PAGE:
Rep. Yusuf Hakeem is sponsoring a bill that could provide exceptions to Tennessee’s abortion law when lawmakers return to the State Capitol Jan. 10 to begin the 2023 legislative session.
HB10 proposes exceptions regarding issues of rape and incest, as well as the health and potential death of the mother. It calls for additional exceptions for the pregnant woman’s mental health.
The bill also requires the doctor who performs the abortion to verify the patient reported the offense to law enforcement before the procedure.
“This bill specifies that the offense of criminal abortion does not include an abortion that was necessary due to a medical emergency affecting the physical or mental health of the pregnant person or performed on a patient whose pregnancy was the result of rape or incest when the physician performing the abortion has verified the patient reported the offense to the appropriate law enforcement agency prior to the procedure,” the text of Rep. Hakeem’s bill, filed Dec. 8 of last year, said.
Tennessee’s “trigger” law went into effect in August 2022, making abortions illegal in Tennessee, with little to no exceptions. In anticipation of the U.S. Supreme Court overturning its landmark 1973 decision in Roe v. Wade, Tennessee’s Republican dominated legislature passed the Human Life Protection Act in 2019.
The law excludes mental health as a medical risk that can be taken into account. And any Tennessee doctor who performs an abortion would need to prove in criminal court that the procedure was necessary, or face felony charges, prison time and stiff fines.
Citing a local resident whom he said had experienced a near-death situation since the “trigger” law took effect in August, District 28 Democrat Hakeem noted that sometimes after a law is implemented, consequences follow that were not considered.
“We’ve had an example of that here in the city of Chattanooga, where we’ve had a citizen who had to be driven by ambulance for six hours to North Carolina so that she could have a necessary abortion to save her life,” Rep. Hakeem said.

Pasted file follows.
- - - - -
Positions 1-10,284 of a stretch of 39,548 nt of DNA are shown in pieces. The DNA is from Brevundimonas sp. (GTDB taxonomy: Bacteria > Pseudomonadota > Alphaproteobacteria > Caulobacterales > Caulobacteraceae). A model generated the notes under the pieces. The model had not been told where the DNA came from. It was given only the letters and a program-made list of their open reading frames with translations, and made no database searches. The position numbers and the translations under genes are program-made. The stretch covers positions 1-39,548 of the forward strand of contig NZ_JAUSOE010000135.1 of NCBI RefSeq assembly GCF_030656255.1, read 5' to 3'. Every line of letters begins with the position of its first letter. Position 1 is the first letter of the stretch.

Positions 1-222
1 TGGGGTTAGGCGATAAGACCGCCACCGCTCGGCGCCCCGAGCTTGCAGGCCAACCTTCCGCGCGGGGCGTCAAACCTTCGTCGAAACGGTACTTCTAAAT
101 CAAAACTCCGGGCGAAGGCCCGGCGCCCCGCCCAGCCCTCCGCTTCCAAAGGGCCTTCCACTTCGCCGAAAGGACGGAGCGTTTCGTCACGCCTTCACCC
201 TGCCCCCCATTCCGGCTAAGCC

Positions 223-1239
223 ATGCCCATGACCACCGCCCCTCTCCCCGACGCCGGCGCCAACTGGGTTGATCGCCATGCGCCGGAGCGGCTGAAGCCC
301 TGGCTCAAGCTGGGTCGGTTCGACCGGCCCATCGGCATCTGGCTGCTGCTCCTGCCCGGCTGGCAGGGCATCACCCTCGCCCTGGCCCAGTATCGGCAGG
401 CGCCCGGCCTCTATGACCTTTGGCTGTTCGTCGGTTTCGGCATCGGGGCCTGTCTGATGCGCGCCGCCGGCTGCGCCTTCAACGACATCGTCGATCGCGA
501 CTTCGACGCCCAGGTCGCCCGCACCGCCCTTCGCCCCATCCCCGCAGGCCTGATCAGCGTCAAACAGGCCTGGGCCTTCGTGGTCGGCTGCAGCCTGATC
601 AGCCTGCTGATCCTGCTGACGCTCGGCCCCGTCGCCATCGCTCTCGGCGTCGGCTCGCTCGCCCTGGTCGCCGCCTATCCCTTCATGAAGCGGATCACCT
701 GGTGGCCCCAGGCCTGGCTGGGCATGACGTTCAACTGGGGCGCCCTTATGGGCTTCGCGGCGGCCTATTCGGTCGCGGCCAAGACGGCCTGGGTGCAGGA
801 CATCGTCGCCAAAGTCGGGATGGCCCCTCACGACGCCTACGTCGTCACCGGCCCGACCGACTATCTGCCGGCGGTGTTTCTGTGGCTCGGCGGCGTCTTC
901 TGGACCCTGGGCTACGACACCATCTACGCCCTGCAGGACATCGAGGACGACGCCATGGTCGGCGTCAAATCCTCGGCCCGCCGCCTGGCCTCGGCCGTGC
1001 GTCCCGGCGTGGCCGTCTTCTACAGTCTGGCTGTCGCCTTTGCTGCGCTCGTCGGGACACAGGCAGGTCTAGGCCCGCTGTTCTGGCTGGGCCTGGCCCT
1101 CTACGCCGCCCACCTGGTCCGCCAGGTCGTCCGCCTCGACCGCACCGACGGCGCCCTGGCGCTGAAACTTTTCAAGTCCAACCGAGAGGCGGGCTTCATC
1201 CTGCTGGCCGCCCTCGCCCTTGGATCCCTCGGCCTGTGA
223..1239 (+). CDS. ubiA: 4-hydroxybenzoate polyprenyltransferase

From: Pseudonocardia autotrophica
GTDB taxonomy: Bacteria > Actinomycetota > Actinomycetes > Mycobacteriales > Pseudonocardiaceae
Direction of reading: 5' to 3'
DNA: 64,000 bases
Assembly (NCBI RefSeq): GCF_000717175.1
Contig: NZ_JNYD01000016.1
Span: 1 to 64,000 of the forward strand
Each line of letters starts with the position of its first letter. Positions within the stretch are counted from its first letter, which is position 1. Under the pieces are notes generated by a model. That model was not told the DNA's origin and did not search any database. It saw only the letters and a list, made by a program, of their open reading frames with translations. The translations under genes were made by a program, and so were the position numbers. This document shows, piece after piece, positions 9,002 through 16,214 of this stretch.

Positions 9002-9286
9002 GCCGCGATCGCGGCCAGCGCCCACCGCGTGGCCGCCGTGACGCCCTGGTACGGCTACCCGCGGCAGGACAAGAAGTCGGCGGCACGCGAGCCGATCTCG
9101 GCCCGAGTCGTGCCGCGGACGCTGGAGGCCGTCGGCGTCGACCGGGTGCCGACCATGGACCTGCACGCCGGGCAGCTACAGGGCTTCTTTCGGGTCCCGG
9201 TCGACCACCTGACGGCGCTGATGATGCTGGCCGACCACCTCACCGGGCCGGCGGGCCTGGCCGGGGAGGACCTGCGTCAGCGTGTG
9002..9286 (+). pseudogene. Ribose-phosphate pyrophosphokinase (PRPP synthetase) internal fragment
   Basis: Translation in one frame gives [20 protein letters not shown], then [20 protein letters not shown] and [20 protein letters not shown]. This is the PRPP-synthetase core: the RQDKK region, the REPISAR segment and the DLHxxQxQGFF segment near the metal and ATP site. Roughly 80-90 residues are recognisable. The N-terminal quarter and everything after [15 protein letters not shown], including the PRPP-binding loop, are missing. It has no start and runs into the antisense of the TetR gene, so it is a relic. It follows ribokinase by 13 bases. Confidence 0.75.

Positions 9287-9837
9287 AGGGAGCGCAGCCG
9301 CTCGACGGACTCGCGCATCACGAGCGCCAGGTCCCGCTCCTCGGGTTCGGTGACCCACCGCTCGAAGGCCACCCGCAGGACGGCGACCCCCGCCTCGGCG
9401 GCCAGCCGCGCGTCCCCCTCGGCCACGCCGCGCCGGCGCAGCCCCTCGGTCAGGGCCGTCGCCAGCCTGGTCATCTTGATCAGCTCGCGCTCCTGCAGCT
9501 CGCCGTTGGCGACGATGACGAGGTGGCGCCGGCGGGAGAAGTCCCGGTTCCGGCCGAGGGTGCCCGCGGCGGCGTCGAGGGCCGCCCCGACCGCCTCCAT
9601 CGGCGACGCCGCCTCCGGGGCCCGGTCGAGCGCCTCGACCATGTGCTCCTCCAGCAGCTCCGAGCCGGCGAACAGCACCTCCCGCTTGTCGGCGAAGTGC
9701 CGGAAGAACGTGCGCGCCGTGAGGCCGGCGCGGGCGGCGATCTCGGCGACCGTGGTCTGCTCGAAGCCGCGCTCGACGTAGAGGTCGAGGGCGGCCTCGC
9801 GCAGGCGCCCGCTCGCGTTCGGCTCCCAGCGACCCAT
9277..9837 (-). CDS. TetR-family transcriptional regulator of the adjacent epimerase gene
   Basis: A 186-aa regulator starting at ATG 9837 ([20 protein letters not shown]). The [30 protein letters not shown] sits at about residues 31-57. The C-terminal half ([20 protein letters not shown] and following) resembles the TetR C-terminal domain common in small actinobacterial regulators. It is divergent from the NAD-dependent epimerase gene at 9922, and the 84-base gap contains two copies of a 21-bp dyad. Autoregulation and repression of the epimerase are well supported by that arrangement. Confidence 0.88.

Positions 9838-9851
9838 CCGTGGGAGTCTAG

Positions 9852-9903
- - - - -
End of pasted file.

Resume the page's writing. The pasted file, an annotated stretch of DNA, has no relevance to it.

Last summer, Democrats said they would be proposing a litany of bills designed to turn back the state’s abortion ban, which is among the most stringent in the nation. On the other hand, GOP lawmakers voted overwhelmingly for the “trigger ban” in 2019. And Republican Gov. Bill Lee said he is “satisfied” with the law as written and doesn’t think it needs to be changed.
Now, six months after one of the nation’s most restrictive abortion laws took effect in Tennessee, some GOP state lawmakers appear ready to loosen it.
Sen. Rusty Crowe, a Bristol Republican, is looking at legislation which would make saving the life of the mother an exception rather than require an “affirmative defense” in which the physician would have to introduce evidence in court to negate criminal or civil liability, proving an abortion was necessary to stop the mother from dying or suffering a life-altering illness.
“In the upcoming legislative session, Sen. Crowe wants to ensure the law protects physicians who perform life-saving abortions when the life of the mother is in jeopardy. At this point, Sen. Crowe has not met with stakeholders to discuss specific legislation but he looks forward to doing so in the coming weeks and months,” said Senate Republican Caucus spokeswoman Molly Gormley.
And House Speaker Cameron Sexton is saying he would back exceptions to the abortion restrictions.
“Speaker Sexton believes clarification is needed in the current law, as well as a change to affirmative defense–meaning someone has to prove their innocence which runs contrary to our judicial system. A doctor should not be singled out under affirmative defense instead of the usual standard of being innocent until proven guilty,” spokesman Doug Kufner said last week. “As with any legislation, should a proposal with agreeable language make it through the committee system to the House floor–including exceptions for rape, incest and life of the mother–the speaker would be supportive.” Sexton is expected to appoint a committee when the General Assembly convenes, along with standing committees, that would shepherd such legislation through the House.